Sen. Charles Schumer, chairman of the Senate Rules and Administration Committee, said the study, while providing only a snapshot of voting patterns, "is enough to show that the balloting process for service members is clearly in need of an overhaul."
The committee, working with the Congressional Research Service, surveyed election offices in seven states with high numbers of military personnel: California, Florida, North Carolina, Pennsylvania, Texas, Washington and West Virginia.
It said that of 441,000 absentee ballots requested by eligible voters living abroad
-- mainly active-duty and reserve troops -- more than 98,000 were "lost" ballots that were mailed out but never received by election officials. Taking into account 13,500 ballots that were rejected for such reasons as a missing signature or failure to notarize, one-quarter of those requesting a ballot were disenfranchised.
The study found that an additional 11,000 ballots were returned as undeliverable.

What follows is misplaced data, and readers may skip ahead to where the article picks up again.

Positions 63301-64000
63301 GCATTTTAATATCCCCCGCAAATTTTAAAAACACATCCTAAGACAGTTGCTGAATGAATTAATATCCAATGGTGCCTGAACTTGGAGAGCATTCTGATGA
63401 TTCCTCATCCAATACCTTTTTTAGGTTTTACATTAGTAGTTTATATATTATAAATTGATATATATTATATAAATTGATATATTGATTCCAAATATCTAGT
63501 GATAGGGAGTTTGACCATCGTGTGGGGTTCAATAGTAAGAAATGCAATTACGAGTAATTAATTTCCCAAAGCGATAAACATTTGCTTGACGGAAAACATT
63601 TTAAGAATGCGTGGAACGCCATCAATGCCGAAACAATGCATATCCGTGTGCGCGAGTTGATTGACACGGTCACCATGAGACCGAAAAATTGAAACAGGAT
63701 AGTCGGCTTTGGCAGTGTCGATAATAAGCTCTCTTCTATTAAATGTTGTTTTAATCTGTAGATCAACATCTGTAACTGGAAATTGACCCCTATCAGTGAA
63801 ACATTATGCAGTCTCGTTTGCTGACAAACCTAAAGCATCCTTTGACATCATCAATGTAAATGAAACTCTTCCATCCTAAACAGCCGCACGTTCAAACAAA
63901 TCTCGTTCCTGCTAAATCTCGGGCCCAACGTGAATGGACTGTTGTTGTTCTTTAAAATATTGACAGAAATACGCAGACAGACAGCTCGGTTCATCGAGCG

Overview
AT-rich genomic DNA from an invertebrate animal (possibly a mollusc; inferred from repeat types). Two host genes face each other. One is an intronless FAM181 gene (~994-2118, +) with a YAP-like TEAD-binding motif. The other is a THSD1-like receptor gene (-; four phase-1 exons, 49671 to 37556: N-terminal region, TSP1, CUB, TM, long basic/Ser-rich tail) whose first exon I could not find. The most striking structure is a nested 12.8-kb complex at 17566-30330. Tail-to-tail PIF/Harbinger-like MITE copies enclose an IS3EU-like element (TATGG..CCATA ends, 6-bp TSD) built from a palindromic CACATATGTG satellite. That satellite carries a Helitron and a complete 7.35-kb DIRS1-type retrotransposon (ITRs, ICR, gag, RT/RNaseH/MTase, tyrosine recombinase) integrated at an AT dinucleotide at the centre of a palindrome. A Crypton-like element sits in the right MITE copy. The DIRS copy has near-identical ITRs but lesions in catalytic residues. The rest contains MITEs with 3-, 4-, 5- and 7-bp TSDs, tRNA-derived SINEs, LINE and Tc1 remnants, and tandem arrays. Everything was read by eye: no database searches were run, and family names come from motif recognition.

Schumer's office said that because a person living abroad must request the absentee ballot and show a clear intention to vote, voter negligence is not thought to be a major factor.
Rather, the New York Democrat said in a statement, there is a chronic problem of military voters being sent a ballot without sufficient time to complete it and send it back. He cited estimates that a ballot can take up to 13 days to reach an overseas voter.
Among the states surveyed, California had 30,000 "lost" votes out of 103,000 ballots mailed out. An additional 3,000 ballots were returned as undeliverable and 4,000 were rejected.
The hearing was to take up possible problems in the Federal Voting Assistance Program, a Pentagon program that handles the election process for military personnel and other overseas voters.